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Record Breaking Winter February 18, 2008

Posted by tkcollier in Enviroment.
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Kuldebreak i Vestgrønland
Minus 30 degrees Celsius. That’s how cold it’s been in large parts of western Greenland where the population has been bundling up in hats and scarves. At the same time, Denmark’s Meteorological Institute states that the ice between Canada and southwest Greenland right now has reached its greatest extent in 15 years.

‘Satellite pictures show that the ice expansion has extended farther south this year. In fact, it’s a bit past the Nuuk area. We have to go back 15 years to find ice expansion so far south. On the eastern coast it hasn’t been colder than normal, but there has been a good amount of snow.’

James Broder posts pictures on his blog (like this one) of the biggest snow in Maui in 15 years.

The Sierras and Rockies are getting record snowpack.

China just had its worst blizzard in 50 years. Even the Middle East saw snow, with Jerusalem, Damascus, Amman and northern Saudi Arabia reporting the heaviest falls in years and below-zero temperatures. Meanwhile, in Afghanistan snow and freezing weather killed 120 people.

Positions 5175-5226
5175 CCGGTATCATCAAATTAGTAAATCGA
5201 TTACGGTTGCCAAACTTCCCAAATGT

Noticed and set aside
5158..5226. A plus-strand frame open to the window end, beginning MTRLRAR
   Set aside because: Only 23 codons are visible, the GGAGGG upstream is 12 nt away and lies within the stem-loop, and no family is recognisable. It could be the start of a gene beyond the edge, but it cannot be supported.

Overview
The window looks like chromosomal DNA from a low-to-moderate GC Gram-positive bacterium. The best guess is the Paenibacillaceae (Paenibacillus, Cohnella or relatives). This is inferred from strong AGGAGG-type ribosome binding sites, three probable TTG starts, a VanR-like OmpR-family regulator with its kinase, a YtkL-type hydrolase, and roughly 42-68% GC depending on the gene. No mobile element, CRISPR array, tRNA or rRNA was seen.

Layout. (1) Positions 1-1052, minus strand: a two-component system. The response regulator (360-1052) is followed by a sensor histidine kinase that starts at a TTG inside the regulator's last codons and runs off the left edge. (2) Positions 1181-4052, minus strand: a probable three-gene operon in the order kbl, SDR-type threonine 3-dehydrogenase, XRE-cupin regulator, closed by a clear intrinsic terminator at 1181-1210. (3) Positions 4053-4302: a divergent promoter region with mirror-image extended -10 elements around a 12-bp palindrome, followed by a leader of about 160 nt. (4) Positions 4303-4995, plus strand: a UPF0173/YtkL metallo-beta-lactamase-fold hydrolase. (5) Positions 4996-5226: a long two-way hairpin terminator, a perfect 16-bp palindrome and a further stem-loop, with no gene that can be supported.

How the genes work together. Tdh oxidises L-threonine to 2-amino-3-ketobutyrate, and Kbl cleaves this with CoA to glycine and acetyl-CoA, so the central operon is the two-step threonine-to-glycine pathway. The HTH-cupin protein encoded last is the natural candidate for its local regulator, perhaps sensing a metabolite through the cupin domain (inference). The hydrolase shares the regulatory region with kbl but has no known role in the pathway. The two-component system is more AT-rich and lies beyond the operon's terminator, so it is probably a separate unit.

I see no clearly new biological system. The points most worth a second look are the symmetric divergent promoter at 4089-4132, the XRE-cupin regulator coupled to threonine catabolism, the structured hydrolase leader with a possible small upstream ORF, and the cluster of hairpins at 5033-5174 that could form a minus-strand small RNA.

Fgures from the respected US National Oceanic and Atmospheric Administration show that almost all the “lost” ice has come back. Ice levels which had shrunk from 13million sq km in January 2007 to just four million in October, are almost back to their original levels. Figures show that there is nearly a third more ice in Antarctica than is usual for the time of year.

From “What’s Up with That” Blog

We’ve had anecdotal evidence of odd weather in the form of wire reports from Saudi Arabia, Iraq, and China where record setting cold and snow has been felt with intensity not seen for 30-100 years, depending on the region.

. RSS, UAH, and GISS global temperature sets all show sharp drops in the last year. We are in an extended solar minimum, we have a shift in the Pacific Decadal Oscillation to a cold state, and we are seeing arctic ice extents setting new records and rebounding from the summer melt.While weather is defined as such variability, the fact that so many things are in agreement on a global scale in such a short time span of one year should give us all pause for consideration.

Finally, there’s the massive La Nina said to be the driver of all this but may be a harbinger of a more permanent phase shift according to veteran forecaster Joe Bastardi.

Now to add to this, we have images and reports from NOAA and Rutgers University of large anomalies of snow cover extent for the northern hemisphere in January 2008. January 2008 had the largest areal Northern Hemisphere snow cover for the period of 1966-2008, just slightly larger than the previous largest anomaly of January, 1984.

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